'6 weeks to go'

The Co-op have used the 'That's The Spirit' campaign again that I did for them last Christmas. Apparently they loved it! Watch out for Gabriela Cilmi's infectious tune on TV as my favourite supermarket (well, the only supermarket I'll patronise) counts down the weeks to the Big C. (You might also notice it on the Somerfield ads, since the Co-op have bought the firm).

Watch a Co-op TV ad (directed by Luke Scott, son of Ridley!)

Monday, November 16, 2009

600 pictures and two: Images 34

I was a judge on the Association of Illustrators' 'Images 34' competition this year, which involved looking through almost 600 illustrations (and that was just the Design and self-Promo Sections!) I saw some breathtaking work, chose some well-deserved prize winners and got to gorge myself on pictures for hours on end all in the name of 'work'.

Needless to say, I wasn't allowed to vote for myself, which is why I'm pleased I got two pieces accepted: 'Snowtrees', last year's Christmas print with words by Ed Garland, and 'Housing Works Birthday', one of those quick illustrations for a US client which turned out to be strangely popular.

They'll be in the Images Exhibition next year (usually around June time).

I'm annoyed I didn't get time to enter the Society of Illustrators competition (our New York counterpart) this year, but I suppose you just can't do everything...

The Witches

We've just come back from hosting The Witches at the East Gallery in Brick Lane. You'll know this of course as I've been talking about little else for the last six weeks or so!

Never been a team to do things by halves, we firmly believe in giving anyone who comes along - clients, family and friends - a good show. I'm usually to be found wide awake in the small hours for a week or so beforehand, worrying about whether the work is OK, is there enough of it, will everyone enjoy it, will it just look weird? and so on. A day or so before, most of the logistics are usually sorted and by the time it comes to putting the show up - well, you've done everything you can by then.

I needn't have worried. The Witches opening night was a lovely, chatty, buzzing evening where new faces were put to familiar names, and old friends, family and colleagues mingled and enjoyed the medievel-inspired tasties and plentiful Pendle Witches Brew, which was supplied by the amazingly generous David Grant of Moorhouses Brewery, up in Burnley. Chef Jed Smith, who had been left largely to his own culinary devices and has catered admirably for Inkymole events before, produced tiny bowls of hot pumpkin soup decorated with popcorn which surprised everyone, and was gulped down. The same went for his delicious almond tasties and 'Satan's Seitan' - tiny triangles of fiery home-made seitan, all served by Kate on little black trays. Both Jed and his team Clement and Kate get a big hot-handed hi-5!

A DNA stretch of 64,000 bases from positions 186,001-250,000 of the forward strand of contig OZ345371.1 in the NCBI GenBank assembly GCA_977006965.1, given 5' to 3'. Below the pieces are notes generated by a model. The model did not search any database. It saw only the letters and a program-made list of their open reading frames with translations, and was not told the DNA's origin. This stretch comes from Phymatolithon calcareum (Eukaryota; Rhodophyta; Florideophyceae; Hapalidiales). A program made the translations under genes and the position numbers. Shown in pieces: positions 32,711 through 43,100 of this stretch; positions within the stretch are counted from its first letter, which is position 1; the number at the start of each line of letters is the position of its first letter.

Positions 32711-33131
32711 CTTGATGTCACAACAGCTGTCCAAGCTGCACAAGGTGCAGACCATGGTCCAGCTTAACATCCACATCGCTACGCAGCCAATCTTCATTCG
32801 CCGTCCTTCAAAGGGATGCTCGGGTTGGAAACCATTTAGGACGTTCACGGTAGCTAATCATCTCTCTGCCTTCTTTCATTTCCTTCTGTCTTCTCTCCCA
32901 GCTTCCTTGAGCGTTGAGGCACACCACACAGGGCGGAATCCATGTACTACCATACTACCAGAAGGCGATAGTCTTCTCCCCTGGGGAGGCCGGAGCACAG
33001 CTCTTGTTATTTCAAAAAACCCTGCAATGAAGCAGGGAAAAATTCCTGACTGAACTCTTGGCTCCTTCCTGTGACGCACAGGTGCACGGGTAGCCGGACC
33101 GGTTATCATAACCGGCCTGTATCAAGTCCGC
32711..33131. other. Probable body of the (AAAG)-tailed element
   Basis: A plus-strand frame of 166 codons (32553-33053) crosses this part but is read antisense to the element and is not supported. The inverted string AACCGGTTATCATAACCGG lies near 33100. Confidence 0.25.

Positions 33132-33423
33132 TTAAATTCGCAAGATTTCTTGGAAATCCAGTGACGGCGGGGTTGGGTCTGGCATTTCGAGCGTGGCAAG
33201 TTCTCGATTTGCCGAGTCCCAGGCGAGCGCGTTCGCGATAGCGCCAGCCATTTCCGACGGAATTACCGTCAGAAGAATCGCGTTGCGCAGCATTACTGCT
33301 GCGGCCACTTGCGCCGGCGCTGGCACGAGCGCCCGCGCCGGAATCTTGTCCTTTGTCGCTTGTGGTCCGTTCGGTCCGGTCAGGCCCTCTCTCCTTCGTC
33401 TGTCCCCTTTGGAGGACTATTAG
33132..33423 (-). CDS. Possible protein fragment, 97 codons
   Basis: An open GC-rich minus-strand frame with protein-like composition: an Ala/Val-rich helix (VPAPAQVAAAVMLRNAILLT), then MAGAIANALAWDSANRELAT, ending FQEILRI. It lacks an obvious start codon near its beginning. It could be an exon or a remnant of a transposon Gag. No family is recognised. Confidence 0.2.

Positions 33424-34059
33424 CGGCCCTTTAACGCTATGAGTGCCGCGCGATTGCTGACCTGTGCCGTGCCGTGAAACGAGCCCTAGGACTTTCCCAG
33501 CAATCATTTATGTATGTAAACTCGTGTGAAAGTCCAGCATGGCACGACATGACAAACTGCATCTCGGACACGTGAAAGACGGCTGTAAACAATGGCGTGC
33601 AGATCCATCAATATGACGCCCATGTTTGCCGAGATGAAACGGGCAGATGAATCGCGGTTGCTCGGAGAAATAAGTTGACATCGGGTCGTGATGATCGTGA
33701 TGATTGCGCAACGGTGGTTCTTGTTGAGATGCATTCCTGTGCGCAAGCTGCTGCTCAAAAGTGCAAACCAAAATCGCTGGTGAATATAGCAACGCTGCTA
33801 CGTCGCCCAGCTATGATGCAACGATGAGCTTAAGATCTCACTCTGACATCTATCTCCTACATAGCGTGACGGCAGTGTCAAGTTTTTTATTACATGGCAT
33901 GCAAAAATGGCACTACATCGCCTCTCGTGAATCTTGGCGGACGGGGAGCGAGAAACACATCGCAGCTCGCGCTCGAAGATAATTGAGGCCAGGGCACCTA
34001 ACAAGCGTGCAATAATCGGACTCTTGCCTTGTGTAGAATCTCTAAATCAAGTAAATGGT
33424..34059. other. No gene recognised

Sean Canty aka Demdike Stare on music had been instructed to keep it dingy, and darken the room he certainly did - but in a retro-vampire-BBC-sound-effect-sub-bass-where's-that-noise-coming-from? kind of way. Having travelled alone due to the other half of Demdike being hours away from becoming a father, he steered the tuneship solo. The illustration, photography, words and wicker combined with these and the many glowing pumpkins and candles to create a gratifyingly seasonal atmosphere. Outside was eerily warm - I travelled to the gallery in just a corset and skirt (oh, I did actually have some shoes on), and felt not a twinge of autumn chill - and this meant people were to be found hanging outside the gallery and chatting in a summer-eve manner.

The most memorable thing for me will be the learning curve of working with several other people - Tom Hare, the willow artist, Anthony, the photographer, and Ed, who did the writing. I'm an uneasy collaborator, finding my work comes most naturally when in solitude and with plenty of direction, and although there were the logistics of being separated by anything between 3 and 3000 miles, we drew together a body of work which many commented 'hung together' perfectly, the pieces of which reflected and expanded on each other to reveal more and more. Other visitors commented that 'there was such a lot to see' and 'so many stories' and indeed, I'd put a lot of work into making sure the show flowed and the narrative was clear and plentiful.

Cards were taken, phone numbers exchanged, emails written down, meetings and liaisons organised.

There is already, of course, a list of things I'd do differently next time (and there is bound to be a next time!) but this show was most satisfying. It would only have been half as good without all the people who came along to it both on the opening night and down the week, so a warm and pumpkin-sticky 'thanks again' to everyone who did!